CINCINNATI (FOX19) - Ohio and Kentucky have proceeded through the pandemic in near lockstep, with governors Mike DeWine and Andy Beshear rolling out similar policy prescriptions across similar timeframes.
For the moment, that appears no longer to be the case, as the governors take aim at different activities with their most recent statewide orders. Now folks on opposite sides of the Ohio River find themselves in alternate pandemic realities for the first time.
The governors moved in sync early on. Beshear declared a state of emergency just a week before DeWine in early March. Over the next eight days, they would each ban mass gatherings and close schools, bars, restaurants, recreation facilities, retail businesses and entertainment venues.
The Midwest partnership of April (remember it?) included both states. That Beshear opted in seemed confirmation his priorities were better aligned with DeWine’s than those of Kentucky’s more cavalier neighbors to the south.
Both reopenings would follow suit, with the governors announcing benchmarks and schedules the last week of April.
July’s surge brought an end to the lolling pandemic summer. Beshear went statewide with a mask mandate on July 9; DeWine gave county-specific mandates the same day but later relented to a statewide order July 23. After briefly receding from the microscope, once more their briefings were daily and must-watch.
The emphasis of late summer was devolution. The governors brought out color-coded state maps to indicate the severity of the virus’s spread in each county. Orders (more often recommendations) were no longer statewide but, as with DeWine’s initial mask mandate, county-specific.
That gets us, with a few fits and starts, to the fall surge. Cases are at all-time highs, hospitals are filling up and deaths are beginning to climb. Positivity rates barely merit mention, and those color-coded state maps are now just simply red.
The governors’ county-specific approach has proved unavailing, so in the last 10 days, with not a few apparent reservations, they went back to statewide actions.
DeWine announced an order Monday prohibiting gatherings of greater than 10 people and imposing restrictive rules on weddings and funerals.
The next day, he announced a three-week statewide curfew in effect 10 p.m.-5 a.m. People are expected to stay home unless their activity falls under a list of exemptions.
Retail business should be closed during those hours. Bars and restaurants, which formerly had to stop service an hour before they were ordered closed at 11 p.m., now must close at 10 p.m.
“With this order we are discouraging get-togethers and gatherings to minimize the spread of the virus while minimizing the economic impact of a complete shutdown,” DeWine said.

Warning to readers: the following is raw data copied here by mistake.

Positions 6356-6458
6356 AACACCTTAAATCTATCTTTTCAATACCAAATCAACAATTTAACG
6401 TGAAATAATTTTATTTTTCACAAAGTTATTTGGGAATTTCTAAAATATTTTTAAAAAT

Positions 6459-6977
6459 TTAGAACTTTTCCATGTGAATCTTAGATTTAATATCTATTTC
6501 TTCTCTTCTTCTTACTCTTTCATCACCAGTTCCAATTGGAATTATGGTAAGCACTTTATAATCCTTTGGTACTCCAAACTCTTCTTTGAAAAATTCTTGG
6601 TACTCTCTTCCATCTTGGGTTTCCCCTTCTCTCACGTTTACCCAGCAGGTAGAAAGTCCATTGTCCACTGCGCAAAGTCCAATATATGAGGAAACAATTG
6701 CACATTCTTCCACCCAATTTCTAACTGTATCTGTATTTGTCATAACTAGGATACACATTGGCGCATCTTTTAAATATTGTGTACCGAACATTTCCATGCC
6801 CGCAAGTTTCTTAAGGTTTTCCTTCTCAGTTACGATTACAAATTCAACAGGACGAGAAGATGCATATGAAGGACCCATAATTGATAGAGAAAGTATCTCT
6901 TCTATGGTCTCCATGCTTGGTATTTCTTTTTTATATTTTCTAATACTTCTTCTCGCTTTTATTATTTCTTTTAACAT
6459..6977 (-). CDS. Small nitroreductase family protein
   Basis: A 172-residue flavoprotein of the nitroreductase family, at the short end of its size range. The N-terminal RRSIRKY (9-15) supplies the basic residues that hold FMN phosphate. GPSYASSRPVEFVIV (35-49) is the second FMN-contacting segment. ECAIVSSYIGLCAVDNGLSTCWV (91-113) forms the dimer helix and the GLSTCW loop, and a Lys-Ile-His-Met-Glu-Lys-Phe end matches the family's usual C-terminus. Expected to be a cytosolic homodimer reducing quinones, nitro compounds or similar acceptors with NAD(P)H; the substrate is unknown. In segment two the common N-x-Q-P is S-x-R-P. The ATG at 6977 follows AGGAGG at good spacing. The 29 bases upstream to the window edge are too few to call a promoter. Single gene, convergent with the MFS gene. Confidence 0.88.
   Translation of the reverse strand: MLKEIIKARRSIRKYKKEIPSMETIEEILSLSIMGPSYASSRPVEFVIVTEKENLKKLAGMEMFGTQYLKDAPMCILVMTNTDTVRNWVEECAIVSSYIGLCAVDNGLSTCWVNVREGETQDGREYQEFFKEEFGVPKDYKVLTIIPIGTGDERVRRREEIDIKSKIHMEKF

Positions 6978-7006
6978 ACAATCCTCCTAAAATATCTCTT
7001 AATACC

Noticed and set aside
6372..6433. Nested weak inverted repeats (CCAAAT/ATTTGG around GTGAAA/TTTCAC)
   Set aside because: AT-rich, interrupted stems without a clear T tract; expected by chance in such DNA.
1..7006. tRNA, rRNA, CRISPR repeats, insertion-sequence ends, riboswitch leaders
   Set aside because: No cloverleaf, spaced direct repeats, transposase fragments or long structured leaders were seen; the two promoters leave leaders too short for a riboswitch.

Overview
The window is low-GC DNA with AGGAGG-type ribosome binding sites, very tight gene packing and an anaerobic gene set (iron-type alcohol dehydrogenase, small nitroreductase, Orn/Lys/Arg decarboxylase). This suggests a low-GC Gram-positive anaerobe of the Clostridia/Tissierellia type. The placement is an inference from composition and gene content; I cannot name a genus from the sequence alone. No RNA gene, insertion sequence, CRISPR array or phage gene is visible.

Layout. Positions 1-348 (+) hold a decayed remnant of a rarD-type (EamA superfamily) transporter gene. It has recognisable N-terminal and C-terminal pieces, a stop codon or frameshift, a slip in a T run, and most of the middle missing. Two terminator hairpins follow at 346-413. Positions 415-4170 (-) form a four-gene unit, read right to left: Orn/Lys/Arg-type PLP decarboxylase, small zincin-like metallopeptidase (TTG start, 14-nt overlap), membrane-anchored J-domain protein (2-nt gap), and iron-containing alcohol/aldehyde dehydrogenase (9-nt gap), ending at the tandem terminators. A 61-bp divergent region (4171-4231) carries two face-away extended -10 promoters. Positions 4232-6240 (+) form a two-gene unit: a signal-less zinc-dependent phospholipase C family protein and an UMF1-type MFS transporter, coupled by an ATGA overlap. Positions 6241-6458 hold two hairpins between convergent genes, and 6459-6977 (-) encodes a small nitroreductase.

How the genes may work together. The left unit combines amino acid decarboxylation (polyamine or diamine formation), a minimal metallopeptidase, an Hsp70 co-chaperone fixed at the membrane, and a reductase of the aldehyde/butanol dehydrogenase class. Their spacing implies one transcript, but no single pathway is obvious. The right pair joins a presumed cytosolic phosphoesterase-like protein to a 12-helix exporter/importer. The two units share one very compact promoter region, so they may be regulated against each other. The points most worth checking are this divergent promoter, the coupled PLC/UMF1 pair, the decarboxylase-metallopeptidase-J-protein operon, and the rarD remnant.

Previously DeWine warned about closing gyms, restaurants, bars and the like, but he has not followed through so far.
Beshear announced new rules Tuesday, including capacity limits in professional businesses and gyms. Indoor gatherings are limited to your current household plus one other household but cannot exceed eight people. Attendance is limited at weddings, funerals, indoor event spaces and theaters.
Kentucky’s governor also announced bars and restaurants will be fully closed to indoor service for three weeks. Delivery and to-go service may continue, along with outdoor dining.
He did not announce further restrictions on retail businesses. There is no curfew currently in effect in Kentucky.
Beshear acknowledged the different strategies in his briefings early this week, saying he had spoken with DeWine, compared notes and, for the first time, disagreed.
The strategies are different. DeWine places emphasis on spread of the virus in generalized nighttime activities. Conversely, Beshear’s approach is agnostic on timing but forceful on environment; Kentuckians won’t see the inside of a bar or restaurant until Dec. 14.
DeWine’s limit on gatherings only applies outside, according to the order. Beshear’s gatherings limit applies indoors, targeting the casual, informal get-togethers where both governors have said the virus spreads rampantly.
(Ohio’s 10-person mass gathering limit from July, a recommendation that covers private indoor gatherings, remains in effect.)
DeWine said, in the quote above and elsewhere, that his order will have a “minimized” effect on the economy. Beshear went the other direction in his press briefings. He spent two days laying out a rhetorical runway, then in presenting the orders acknowledged how difficult they would be on businesses.
Whose orders are more stringent might depend on whom you ask. The word “curfew” rings Orwellian in some ears, but Beshear’s track of taking the virus on where it spreads could prove more economically consequential.
Issues of compliance further muddy the waters. Kentucky’s order against private gatherings seems intended to preempt any unintended consequences of the indoor dining ban, but if the former fails, what good does the latter do?
In that light, Ohio’s order seems to factor in noncompliance and work best as it can around the edges. That is, conceivably the most DeWine thought he could ask of Ohioans is to stay home at night. The question is not whether people will comply with the curfew but whether it will work against the virus.
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